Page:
The Dan Campbell Era started with a bang. But that's not unexpected with the new coach. The team would be fired up to win for the interim coach (a coach they all liked). But could they sustain success? The Dolphins were playing in Joe Robbie Stadium for the first time since the Buffalo debacle. They were facing the Houston Texans - a team they had never beaten. Would there be a hangover from the "win for the new guy" game?
This game was one of those games that Dolphins fans expect to happen TO their team. This game was over by halftime. The Dolphins put up 41 points in the first half and then put it on cruise control. The Texans scored 26 garbage time points, but no one cared as the Dolphins took the Texans out behind the woodshed.
Let's start with these nuggets:
- At one point in the 2nd quarter, the Dolphins had 35 points while the Texans had 0 yards. Let me repeat that: 35 POINTS to 0 YARDS!
- The Dolphins were the first team in at least 75 years to score 4 TDs of 50 or more yards in a single game.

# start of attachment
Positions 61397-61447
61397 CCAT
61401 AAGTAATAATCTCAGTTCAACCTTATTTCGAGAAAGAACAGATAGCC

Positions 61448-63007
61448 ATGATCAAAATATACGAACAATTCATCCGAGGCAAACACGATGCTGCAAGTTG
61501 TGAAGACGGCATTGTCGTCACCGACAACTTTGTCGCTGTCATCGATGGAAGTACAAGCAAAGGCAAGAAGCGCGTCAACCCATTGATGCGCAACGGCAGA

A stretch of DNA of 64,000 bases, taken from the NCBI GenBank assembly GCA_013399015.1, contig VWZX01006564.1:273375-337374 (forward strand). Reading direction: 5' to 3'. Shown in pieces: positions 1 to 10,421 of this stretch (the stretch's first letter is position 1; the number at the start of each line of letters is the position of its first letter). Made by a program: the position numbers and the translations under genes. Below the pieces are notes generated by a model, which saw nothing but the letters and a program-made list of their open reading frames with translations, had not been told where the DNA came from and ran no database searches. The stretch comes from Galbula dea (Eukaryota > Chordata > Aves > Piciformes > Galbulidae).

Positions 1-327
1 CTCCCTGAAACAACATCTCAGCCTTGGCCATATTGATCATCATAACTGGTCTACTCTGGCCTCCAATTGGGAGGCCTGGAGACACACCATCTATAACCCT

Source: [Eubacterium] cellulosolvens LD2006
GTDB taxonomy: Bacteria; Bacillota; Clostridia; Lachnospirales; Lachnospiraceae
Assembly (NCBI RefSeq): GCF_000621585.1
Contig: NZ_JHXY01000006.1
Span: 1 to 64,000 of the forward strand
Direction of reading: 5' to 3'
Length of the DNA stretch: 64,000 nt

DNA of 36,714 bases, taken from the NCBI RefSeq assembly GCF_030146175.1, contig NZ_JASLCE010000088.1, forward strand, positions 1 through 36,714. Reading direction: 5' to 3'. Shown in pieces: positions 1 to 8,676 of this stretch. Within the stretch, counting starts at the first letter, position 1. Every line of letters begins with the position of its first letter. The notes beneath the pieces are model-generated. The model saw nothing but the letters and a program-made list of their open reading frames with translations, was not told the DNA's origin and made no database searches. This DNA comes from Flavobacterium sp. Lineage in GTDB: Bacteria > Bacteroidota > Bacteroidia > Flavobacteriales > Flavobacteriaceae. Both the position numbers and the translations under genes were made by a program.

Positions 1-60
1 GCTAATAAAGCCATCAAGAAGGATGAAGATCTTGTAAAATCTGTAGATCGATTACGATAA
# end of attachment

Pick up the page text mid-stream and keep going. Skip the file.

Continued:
- Ryan Tannehill set a franchise record for most consecutive passes completed (25 - carried over from the Titans game)
- Ryan Tannehill was the first QB since 1998 (Randall Cunningham) to throw 3 or more TD passes of 50 yards or more.
The Dolphins offense clicked in this game. Tannehill was nearly perfect going 18-19, 282 yards, and 4 TDs. He earned a perfect passer rating of 158.3 in this game. Matt Moore pitched in going 1-1, 14 yards. Lamar Miller had 14 carries for 175 yards and a touchdown, which came on an 85 yard run. He also caught 3 passes for 61 yards and a TD in which he took a screen pass 54 yards untouched. He did all of that in the first half and sat the second half. Amazingly, he once again did not crumble into dust after the end of the game. Jarvis Landry had the play of the game, and perhaps the season, when he caught a 13 yard out, and somehow weaved his way across the field for a 50 yard catch-and-run TD. He finished 5-83-2.
As a team, the Dolphins rushed 35 times for 248 yards. They only had 24 total dropbacks, but given the nature of the game, there was no real need to pass in the second half.
The Dolphins defense clamped down on the Texans, preventing them from picking up a first down until the second quarter. They held the Texans to 71 rushing yards on 25 carries. Brian Hoyer went 23-49, 273 yards, 3 TDs, and 1 INT. However, all three scores came after the score was 41-0 Miami. Reshad Jones picked up another pick-six. Wake chipped in 2 sacks and Ndamukong Suh finally got on the board with 2 sacks also.